It also helps with retention in that it turns your employees into your brand advocates – no one is going to share their experiences and encourage others to join the organization if they don’t like you, or have no intention of staying. That and there’s no stronger draw to a company than a happy employee.

This is especially important for global employers with employees in multiple countries to keep the employer branding consistent. Take the video created by Volvo Group Belgium as an example to highlight their message ‘together we move the world’:

 

And don’t forget that your employer branding must appeal to multiple generations as the generational diversity in the workforce is greater than ever.


8. Focus on cross-functional skills

Candidates with cross-functional skills have a more rounded view of a business, so another recruitment trend in 2020 will be to hire, further develop and retain employees with cross-functional skills in order to create cross-functional teams and for project-based work.

Help employees to develop these skills: 

  • •  Encourage individuals to pursue cross-functional skills training on their own with lifetime learning – you want employees with a mindset for growth after all.
  • •  Provide mentors from outside the team to share their experiences or encourage a buddy system, whereby you partner up with someone who has a skill you lack and vice versa and teach each other.
  • •  Hold corporate training to help close knowledge gaps. 
  • •  Subscribe to online resources and courses – there is a lot of free information available if you look for it.


9. Assessing potential

According to HBR, future high performers possess 3 characteristics – ability, social skills, and drive.

The top 20% of performers accounts for 80% of organizational output, that’s why organizations need to start assessing their candidates for potential.

To take advantage of this recruiting trend, think assessing learning ability, growth mindset, emotional intelligence, etc.

Do this through: 

High Potential Employees as LeadersHiring high-potential employees will make your job of recruiting senior professionals much easier further on.


10. Improving the interview process

A bad hire is just as much due to flawed interview processes as the employee themselves. So stay ahead of the recruitment trends and look for ways to make your interview process fairer and less biased, for example, by using tech innovations such as conversation analytics.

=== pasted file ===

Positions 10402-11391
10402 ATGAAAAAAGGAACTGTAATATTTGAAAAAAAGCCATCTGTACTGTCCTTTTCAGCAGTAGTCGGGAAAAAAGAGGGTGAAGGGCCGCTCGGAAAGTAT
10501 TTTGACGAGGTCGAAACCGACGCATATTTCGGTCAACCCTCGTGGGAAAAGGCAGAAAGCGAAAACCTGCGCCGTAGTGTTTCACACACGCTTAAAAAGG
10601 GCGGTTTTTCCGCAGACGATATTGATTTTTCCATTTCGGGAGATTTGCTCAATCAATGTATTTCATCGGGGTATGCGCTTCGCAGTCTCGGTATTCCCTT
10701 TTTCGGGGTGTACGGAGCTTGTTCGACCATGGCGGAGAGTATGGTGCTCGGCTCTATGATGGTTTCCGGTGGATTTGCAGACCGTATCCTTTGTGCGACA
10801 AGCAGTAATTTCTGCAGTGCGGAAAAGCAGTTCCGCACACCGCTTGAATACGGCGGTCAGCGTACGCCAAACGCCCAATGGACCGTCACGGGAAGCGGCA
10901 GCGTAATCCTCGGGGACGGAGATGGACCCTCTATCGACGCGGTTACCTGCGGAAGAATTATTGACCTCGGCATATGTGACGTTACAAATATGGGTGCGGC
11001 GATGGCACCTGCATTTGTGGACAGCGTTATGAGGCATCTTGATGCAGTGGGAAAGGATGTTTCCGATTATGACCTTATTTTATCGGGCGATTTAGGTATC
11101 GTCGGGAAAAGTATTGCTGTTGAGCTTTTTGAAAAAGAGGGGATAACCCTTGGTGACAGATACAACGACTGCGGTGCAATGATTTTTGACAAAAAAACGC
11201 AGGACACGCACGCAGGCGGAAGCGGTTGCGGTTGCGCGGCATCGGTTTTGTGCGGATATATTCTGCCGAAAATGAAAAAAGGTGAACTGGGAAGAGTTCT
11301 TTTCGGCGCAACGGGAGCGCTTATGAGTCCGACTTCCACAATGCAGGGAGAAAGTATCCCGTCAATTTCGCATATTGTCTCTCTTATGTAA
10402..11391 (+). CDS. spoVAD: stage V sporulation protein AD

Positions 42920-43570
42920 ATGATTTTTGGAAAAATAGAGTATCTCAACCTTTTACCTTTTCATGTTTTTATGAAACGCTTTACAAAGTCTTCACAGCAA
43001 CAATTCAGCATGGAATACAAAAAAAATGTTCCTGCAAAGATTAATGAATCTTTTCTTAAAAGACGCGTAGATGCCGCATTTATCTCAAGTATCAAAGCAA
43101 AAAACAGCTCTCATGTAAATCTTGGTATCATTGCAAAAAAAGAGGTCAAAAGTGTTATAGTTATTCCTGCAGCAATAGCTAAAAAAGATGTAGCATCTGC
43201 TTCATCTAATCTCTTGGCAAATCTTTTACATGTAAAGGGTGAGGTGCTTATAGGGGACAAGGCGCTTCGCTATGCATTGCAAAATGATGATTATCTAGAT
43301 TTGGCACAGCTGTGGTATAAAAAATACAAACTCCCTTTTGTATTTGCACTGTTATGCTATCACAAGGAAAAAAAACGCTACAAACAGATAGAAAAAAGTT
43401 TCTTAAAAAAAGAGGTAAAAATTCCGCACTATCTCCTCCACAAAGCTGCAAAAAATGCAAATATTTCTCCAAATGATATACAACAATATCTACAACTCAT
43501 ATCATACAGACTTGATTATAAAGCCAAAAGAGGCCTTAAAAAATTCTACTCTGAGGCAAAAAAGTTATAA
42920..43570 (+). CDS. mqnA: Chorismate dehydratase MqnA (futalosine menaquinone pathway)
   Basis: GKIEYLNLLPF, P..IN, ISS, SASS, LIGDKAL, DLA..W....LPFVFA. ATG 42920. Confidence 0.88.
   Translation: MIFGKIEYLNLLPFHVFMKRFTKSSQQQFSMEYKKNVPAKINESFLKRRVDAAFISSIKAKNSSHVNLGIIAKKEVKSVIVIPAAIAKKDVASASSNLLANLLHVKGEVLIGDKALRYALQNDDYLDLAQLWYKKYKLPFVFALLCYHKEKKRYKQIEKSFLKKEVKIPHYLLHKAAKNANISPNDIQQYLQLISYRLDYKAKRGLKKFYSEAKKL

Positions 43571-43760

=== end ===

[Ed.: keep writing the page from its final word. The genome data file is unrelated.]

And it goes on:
Other ways to improve the interview process include:

  • •  Train interviewers to interview and involve more people in the hiring process.
  • •  Focus on what you want to achieve with each hire, what skills and competencies matter the most.
  • •  Create set interview questions and have interviewers stick to the script.
  • •  Make up your interview panel of diverse employees.
  • •  Consider having candidates shadow a colleague for a day or so. 
  • •  Follow up with every interviewee, not just the successful ones, and provide feedback whenever possible.


11. A shifting understanding of diversity & inclusion

Organizations around the world increasingly understand that having a diverse workforce is a business imperative. Ability to capture and retain a diverse client base, better team collaboration, and above-average financial returns are just some of the benefits diverse teams experience and by now, companies are well aware of that.

They are also starting to realize that hiring diverse employees and fighting pay gaps isn’t enough. Instead, they must build a culture where everyone’s voice is heard and where every employee feels empowered to do their best work. In 2020, organizations will be making sure that inclusion is deeply embedded in their company cultures and establishing a sense of belonging in their workforce.

And how will this be happening?

Businesses will continue implementing various measures and programs to ensure that all employees can thrive. These include having visible role models to show a viable path forward, providing formal sponsorship and mentorship opportunities, flexible work programs, and other effective diversity initiatives that companies will be supporting.

Furthermore, large organizations have already started hiring dedicated diversity & inclusion employees. The number of such job openings has increased by 30% year-over-year and this trend is very likely to continue throughout 2020. And while smaller organizations may not have the budget to hire a dedicated D&I manager, these responsibilities can permeate into other generalist HR and recruitment roles.

In general, the understanding of diversity and inclusion is shifting from just hiring people of different backgrounds and making sure that everyone has access to the same benefits to building workplaces of the future where all employees are treated fairly, with respect and where they feel valued and welcomed.


Over to you

We can’t expect hiring to get any easier in 2020. That’s why it is essential to stay on top of the recruiting trends and industry developments to be able to improve how your company attracts and hires talent. Use this list as an inspiration to evaluate your own recruitment process and make it better in 2020.

Happy hiring!

The state of diversity recruiting in 2020

Defining the path that corporate diversity and inclusion will follow in the near future, The State of Diversity Recruiting white paper dives into relevant emerging trends and discusses example cases throughout every stage of the recruitment funnel.

Alexandra

Alexandra Johnson is a seasoned writer specializing in HR, recruitment and tech topics. When she isn’t at her desk writing, she’s researching tech developments.